I found The Poetics of Science Fiction on academia.edu and downloaded it and am mostly enjoying it and learning things from it.
Stopping to note, though, the section on Pulpstyle, which is actually pretty cool and illuminating in a few ways (specifically comments about the use and effects of particular pulpy techniques). But then–
More noticeable than these stock lexical variations are adverbial qualifications to reporting-clause verbs. This addition of adverbials helped the pulp writer to earn an extra few half-cents. Characters rarely just say or sigh or mutter something; they do it „meditatively‟, „savagely‟, „bitterly‟, „softly‟, „curtly‟, „briskly‟, „carefully‟, „doubtfully‟, „uncomfortably‟, „profoundly‟, „heavily‟, „dispassionately‟, „beatifically‟, „urgently‟, „tiredly‟, „unhappily‟, „drily‟, „unsympathetically‟, and so on. Even more profitably, pulp writers often expanded adverbial qualification into an entire extended phrase, so characters do things „hurriedly and efficiently‟, „slowly and thoughtfully‟, „extending his arms in a similar gesture‟, „in Rod Blake‟s voice‟, „between a cough and a sneeze‟, „sighting the ion-gun at the nine flapping, rapidly vanishing things scuttling across the red dusty planet‟, and so on.
Now, this stylistic feature is inarguably part of the described style. He goes on to quote a few sentences:
Blake stared. He stared with steady blank gaze at that perfectly impossible Japanese maple. He gawked dumbly.
Rod Blake sat down and laughed. He laughed, and laughed again.
They moved. They moved hastily back across the sand dunes to the ship.
The author here explains this as a product of the writers wanting to make more money–they were, after all, being paid by the word, and therefore had no incentive to be efficient, and on the contrary plenty of incentive to pad things out.
Here’s the thing. Publications that pay by the word don’t generally just want huge-ass manuscripts. They have upper limits–either explicitly stated in their guidelines, or unstated but definitely influencing what they’re likely to buy and publish. When you’re writing for such a publication, there’s no percentage in needlessly padding out your story for a couple extra cents. In my experience, you’re far more likely to be ruthlessly economizing, slashing whatever you can to fit your story in the amount of space you have.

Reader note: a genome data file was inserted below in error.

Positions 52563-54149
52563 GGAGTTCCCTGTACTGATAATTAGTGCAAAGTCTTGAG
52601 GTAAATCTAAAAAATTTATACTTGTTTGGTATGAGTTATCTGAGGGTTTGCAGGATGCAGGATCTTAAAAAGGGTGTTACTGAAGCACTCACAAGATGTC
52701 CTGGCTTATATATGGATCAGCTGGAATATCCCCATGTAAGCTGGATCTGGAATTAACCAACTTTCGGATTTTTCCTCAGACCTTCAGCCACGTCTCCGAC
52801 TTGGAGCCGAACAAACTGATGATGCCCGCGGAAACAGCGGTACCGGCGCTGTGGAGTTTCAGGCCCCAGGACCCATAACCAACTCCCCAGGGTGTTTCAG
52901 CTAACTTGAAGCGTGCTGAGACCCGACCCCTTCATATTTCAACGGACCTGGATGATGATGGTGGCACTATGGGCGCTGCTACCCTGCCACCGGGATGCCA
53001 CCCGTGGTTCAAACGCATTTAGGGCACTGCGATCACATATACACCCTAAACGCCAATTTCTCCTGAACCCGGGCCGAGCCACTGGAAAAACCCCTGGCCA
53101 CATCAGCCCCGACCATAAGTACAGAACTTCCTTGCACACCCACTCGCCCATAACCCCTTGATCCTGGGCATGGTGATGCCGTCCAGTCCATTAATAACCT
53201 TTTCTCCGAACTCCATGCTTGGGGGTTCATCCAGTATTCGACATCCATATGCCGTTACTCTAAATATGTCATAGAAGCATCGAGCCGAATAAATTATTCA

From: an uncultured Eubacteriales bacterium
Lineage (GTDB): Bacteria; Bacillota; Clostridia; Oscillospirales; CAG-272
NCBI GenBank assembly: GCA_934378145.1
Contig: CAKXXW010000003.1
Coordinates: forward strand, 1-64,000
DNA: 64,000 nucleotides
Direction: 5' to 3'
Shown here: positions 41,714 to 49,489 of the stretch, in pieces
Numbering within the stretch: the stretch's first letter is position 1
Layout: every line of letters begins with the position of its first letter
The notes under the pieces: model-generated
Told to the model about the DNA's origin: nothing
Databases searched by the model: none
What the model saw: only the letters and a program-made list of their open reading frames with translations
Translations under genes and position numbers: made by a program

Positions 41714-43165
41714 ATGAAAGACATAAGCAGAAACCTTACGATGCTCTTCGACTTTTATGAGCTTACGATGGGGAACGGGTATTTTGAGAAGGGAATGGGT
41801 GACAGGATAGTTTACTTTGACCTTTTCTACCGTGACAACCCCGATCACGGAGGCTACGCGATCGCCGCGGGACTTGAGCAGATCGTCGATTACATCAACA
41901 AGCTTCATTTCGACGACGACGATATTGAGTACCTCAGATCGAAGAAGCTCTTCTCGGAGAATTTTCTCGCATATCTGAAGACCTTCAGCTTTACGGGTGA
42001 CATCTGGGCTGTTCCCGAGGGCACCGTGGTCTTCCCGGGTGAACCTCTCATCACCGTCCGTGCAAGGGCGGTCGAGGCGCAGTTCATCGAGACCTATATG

And speaking just from my own experience, these examples don’t sound like deliberate padding to me. They sound like hurried writing. In fact, they all remind me very much of the more egregious examples on display in the work of Lionel Fanthorpe, who rather notoriously wrote whole novels over a period of days, hundreds in the space of a few years, mostly by, from what I can tell, free-associating into a tape recorder and passing that off to someone else to type out.
And I gather the writers for these pulps weren’t making their money on the extra cent or two in every ms–they were making it by sending out as many stories as they could to as many magazines as would buy their work. They had to write quickly and efficiently–no long and careful polishing for the successful pulp writer!
And editors aren’t–weren’t–stupid. They had a certain amount of money to spend, a certain number of pages to fill, and readers to satisfy. The whole “it was so long because he was paid by the word” thing is just foolish–the editor would reject it or if you were lucky cut it down or demand you cut it down to within acceptable limits. And the result needed to be something the magazine’s readership would probably enjoy, or at least enjoy enough to be willing to buy the next issue, otherwise the magazine would lose readers and hence advertising dollars.
No, those repetitions and extra words are more likely due to super-fast writing, by people who weren’t (yet, or ever destined to be) very good writers, who were typing on paper that cost them money to begin with and a fair amount of effort to make corrections on, and who had a pressing need to finish the story and get a new blank page onto the platen ASAP.
Seriously, I’m enjoying this book, but I do wish the “it’s padded out because they were paid by the word” thing would be seen for the foolishness it is.